For parents, our kids will eventually grow and move out. The empty nest is a test for the marriage and identity of both parents, especially moms.
For dads, the career sacrifices and endless struggle to contribute to the bottom line will dry up or go completely away. The stress of being in-between work or career is life changing and carves deeply into the confidence and value of a man’s self-esteem.
For pastors, the expansion or contraction of their church body will temp them to feel good or bad about their performance as a spiritual leader, and in doing so falsely inflate or deflate their self-esteem based on a limited understanding of God and His faithfulness in spite of us.
The struggle is real. Where do we draw our confidence from? Who defines us? Where can I go to discover the truth about ‘me’?
When I prayed over this and studied the scriptures multiple truths emerged. One question I was asked in prayer was this… “Whose am I”?
Am I ‘God’s man… or man’s man?
Am I focused and intent to spend my energy in knowing Him, of being in His presence? Am I more concerned with His feelings about my life or other people?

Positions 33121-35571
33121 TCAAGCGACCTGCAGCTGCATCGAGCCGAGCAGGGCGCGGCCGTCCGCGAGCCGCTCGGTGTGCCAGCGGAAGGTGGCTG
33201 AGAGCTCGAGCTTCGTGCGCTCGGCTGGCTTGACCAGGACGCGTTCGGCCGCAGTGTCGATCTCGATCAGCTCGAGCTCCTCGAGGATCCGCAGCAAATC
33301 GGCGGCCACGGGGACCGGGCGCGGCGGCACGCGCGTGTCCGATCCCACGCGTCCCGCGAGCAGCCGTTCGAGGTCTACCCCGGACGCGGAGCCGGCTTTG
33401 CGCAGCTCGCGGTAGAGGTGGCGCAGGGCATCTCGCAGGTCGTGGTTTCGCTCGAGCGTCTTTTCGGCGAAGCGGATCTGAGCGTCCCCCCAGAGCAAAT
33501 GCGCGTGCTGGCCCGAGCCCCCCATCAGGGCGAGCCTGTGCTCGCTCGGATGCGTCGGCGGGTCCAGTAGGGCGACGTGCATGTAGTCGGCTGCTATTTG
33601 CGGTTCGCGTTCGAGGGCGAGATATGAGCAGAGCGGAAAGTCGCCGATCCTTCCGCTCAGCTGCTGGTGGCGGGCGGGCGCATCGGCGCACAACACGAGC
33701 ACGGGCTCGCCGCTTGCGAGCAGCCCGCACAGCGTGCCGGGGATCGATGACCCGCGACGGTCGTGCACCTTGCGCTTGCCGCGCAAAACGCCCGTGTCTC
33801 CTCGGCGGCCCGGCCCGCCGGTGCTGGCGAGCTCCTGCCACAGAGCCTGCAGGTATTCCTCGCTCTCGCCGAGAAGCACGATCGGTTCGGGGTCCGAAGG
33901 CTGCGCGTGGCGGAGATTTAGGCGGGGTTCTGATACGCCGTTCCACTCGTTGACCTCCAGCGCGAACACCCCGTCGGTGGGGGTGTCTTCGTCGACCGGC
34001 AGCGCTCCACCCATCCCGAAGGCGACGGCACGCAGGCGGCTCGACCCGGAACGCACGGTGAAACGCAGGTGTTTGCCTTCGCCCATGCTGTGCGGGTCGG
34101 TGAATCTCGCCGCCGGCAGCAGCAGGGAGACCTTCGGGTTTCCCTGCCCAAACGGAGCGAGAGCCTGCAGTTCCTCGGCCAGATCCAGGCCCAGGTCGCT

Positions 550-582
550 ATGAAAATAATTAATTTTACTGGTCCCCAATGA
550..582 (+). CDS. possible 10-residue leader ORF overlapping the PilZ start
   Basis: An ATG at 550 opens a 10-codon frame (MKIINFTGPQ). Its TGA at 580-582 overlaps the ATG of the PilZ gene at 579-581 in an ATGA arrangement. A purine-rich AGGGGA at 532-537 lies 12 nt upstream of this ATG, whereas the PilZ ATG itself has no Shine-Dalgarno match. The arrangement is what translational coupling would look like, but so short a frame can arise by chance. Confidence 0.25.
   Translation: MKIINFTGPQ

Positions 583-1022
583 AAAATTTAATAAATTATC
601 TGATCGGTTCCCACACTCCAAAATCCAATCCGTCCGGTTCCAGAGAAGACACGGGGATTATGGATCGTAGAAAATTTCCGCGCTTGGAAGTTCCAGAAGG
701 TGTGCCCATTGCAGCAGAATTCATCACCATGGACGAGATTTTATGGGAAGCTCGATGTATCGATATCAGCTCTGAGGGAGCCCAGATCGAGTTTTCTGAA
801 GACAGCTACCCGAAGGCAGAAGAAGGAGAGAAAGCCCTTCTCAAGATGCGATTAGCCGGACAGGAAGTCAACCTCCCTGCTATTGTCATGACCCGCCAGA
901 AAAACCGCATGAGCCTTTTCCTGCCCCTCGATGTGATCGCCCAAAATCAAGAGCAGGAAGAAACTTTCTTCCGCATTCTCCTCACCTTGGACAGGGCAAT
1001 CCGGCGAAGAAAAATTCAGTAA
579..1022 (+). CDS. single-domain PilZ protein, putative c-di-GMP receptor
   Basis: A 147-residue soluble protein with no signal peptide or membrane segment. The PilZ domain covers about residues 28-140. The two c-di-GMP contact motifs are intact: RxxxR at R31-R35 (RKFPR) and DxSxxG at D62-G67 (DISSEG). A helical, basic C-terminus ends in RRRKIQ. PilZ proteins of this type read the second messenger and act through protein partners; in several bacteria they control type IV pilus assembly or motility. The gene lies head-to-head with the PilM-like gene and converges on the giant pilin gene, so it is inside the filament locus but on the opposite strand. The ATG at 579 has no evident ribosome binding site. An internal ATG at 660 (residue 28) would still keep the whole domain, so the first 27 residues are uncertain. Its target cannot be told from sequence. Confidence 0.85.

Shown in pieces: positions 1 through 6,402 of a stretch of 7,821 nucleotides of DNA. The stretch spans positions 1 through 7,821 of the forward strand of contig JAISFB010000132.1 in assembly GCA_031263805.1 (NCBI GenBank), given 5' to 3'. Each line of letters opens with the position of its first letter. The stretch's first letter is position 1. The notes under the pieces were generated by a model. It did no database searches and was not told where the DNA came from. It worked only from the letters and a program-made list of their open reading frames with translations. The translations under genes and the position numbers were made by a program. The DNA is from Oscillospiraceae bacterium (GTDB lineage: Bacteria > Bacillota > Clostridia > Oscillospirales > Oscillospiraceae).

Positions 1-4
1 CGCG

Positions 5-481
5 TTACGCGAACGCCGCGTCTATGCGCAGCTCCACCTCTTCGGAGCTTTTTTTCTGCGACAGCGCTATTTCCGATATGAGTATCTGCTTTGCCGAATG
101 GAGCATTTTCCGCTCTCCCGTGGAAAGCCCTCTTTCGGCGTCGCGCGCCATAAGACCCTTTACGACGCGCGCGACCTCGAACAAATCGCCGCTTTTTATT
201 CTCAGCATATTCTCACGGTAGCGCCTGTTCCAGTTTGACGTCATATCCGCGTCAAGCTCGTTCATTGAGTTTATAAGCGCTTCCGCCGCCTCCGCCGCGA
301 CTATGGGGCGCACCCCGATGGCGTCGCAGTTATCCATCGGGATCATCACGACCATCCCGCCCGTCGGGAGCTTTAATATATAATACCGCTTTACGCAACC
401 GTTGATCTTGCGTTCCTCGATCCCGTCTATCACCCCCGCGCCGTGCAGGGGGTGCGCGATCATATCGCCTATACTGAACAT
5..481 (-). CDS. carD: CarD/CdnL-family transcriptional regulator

Whose… Am I?
Am I my wifes man? Am I my bosses man? Am I my kids man? Do the people I lead love me? Do I only consider my own desires, or do I surrender my plans for God’s? ?
What I think He’s asking us all is this. Am I God’s man?
The question is more than rhetorical. My identity is going to be very strongly associated with where my energy is directed and my focus maintained. Where my ‘treasure’ is, there my heart will be also, and my sense of self-worth will flow from that fountain – good or bad.
I notice that when I keep my heart and mind open to God’s daily & hourly whispers… I am at peace and looking for His direction on which step to take next. When I allow God to fill my awareness, I shrink and He grows.
The truth of being an adopted son and joint heir with Christ begins to take root and grow. My need to be seen and heard is stifled and the fears and insecurities fade. The weight of my life is shifted from my shoulders to His hands. I can rest and I can trust in something much bigger than me.
Taking time to ponder and pray is more than a luxury of a sabbatical, it’s an essential process we all need. The struggle to slow down and simplify although difficult at first, has become an essential lesson for me. It has allowed for the deeper issues of the heart to be noticed, considered, and addressed.
God is active in my sabbatical; He’s pruning me. Preparing me for a future with bigger fruit and more abundant living. He’s also rewiring me from measuring those things with the models of success that our world so strongly endorses.
He uses the cross of Christ and an invisible Kingdom as His measuring stick and the presence of Peace in our turbulent existence as proof it’s all for real.
PS (the use of ‘man’ in this blog is not meant as sexist, simply as a generic term for mankind)